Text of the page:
4. Searches can waste your time and damage your property.

 

Do you have time to sit around while police rifle through your belongings? Police often spend 30 minutes or more on vehicle searches and even longer searching homes. You certainly can't count on officers to be careful with valuables or to put everything back where they found it. If you waive your 4th Amendment rights by agreeing to be searched, you will have few legal options if any property is damaged or missing after the search.

 

5. You never know what they'll find.

 

Are you 100 percent certain there's nothing illegal in your home or vehicle? You can never be too sure. A joint roach could stick to your shoe on the street and wind up on the floorboard. A careless acquaintance could have dropped a baggie behind the seat. Try telling a cop it isn't yours, and they'll just laugh and tell you to put your hands behind your back. If you agreed to the search, you can't challenge the evidence. But if you're innocent and you refused the search, your lawyer has a winnable case.

 

Remember that knowing your rights will help you protect yourself, but no amount of preparation can guarantee a good outcome in a bad situation. Your attitude and your choices before, during, and after the encounter will usually matter more than your knowledge of the law. Stay calm no matter what happens, and remember that you can always report misconduct after things settle down.

 

Finally, please don't be shy about sharing this information with your friends and family. Understanding and asserting your rights isn't about getting away with anything, and it isn't about disrespecting police either. These rights are the foundation of freedom in America, and they get weaker whenever we fail to exercise them.

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and what about when u say NO then the cop says OK I will get a k-9 to come out , and your a patient and have medication on you? or threatin to call in a TOW and tow ur car then get a search warrent..... they did this to me I said no to a search they said they would get a K-9 to come and or Tow my car,,,i finally gave in and said yea i had some herb on me..learned my lesson lol!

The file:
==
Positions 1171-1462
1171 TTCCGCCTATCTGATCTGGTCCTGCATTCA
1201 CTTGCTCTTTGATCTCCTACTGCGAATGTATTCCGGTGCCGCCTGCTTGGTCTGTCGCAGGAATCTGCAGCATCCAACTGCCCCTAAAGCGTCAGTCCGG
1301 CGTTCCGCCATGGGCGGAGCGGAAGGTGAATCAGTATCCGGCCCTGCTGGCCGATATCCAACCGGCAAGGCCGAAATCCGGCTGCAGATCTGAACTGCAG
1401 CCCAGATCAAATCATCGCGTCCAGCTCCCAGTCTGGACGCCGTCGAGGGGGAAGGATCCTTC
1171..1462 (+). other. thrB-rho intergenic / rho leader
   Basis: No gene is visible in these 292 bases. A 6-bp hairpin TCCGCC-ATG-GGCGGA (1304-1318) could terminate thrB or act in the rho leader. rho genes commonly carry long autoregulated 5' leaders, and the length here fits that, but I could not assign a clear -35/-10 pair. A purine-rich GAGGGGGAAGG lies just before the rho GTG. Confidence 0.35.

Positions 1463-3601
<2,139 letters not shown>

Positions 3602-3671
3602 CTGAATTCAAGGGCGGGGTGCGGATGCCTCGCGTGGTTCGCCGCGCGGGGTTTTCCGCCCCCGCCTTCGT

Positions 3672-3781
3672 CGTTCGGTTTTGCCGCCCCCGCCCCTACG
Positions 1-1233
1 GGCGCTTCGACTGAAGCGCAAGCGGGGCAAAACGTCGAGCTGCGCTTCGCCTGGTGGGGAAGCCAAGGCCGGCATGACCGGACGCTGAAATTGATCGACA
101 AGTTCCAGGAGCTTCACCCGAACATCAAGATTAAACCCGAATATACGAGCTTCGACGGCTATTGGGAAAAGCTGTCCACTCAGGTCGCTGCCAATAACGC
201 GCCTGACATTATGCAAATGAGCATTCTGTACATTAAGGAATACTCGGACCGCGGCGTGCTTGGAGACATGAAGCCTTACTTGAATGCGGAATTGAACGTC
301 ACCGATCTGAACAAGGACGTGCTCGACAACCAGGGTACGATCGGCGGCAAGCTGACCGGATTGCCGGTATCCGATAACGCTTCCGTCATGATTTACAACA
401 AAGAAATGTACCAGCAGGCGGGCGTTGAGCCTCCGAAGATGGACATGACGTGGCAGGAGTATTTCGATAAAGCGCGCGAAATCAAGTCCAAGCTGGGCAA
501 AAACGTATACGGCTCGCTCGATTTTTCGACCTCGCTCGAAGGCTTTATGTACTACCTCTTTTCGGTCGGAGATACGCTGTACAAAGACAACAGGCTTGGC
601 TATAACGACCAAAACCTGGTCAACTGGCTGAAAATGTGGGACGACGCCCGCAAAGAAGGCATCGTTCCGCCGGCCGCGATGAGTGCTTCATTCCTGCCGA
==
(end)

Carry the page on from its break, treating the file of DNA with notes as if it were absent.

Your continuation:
also now that im a registered patient,, if i get pulled over after picked up meds and they ask do you have any drugs etctect on you should i tell them im a patient? and yes i have medication in my trunk? or just say no? and when i say no...they will pull the k-9 bunny muffin k-9 will come find the meds? then what? present my card/papers?

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You do not have to tell them about your patient status (at least not yet). If your car doesn't smell and you're not acting suspicious, you'll be fine. Perhaps "giving-in" to a search appears like it will save you a hassle, but the opposite may become the case.

 

Unless you are driving like a jerk, stand up for your rights. Tell the popo to step-off (politley :) and go find some bad guys for real.

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and what about when u say NO then the cop says OK I will get a k-9 to come out , and your a patient and have medication on you? or threatin to call in a TOW and tow ur car then get a search warrent..... they did this to me I said no to a search they said they would get a K-9 to come and or Tow my car,,,i finally gave in and said yea i had some herb on me..learned my lesson lol!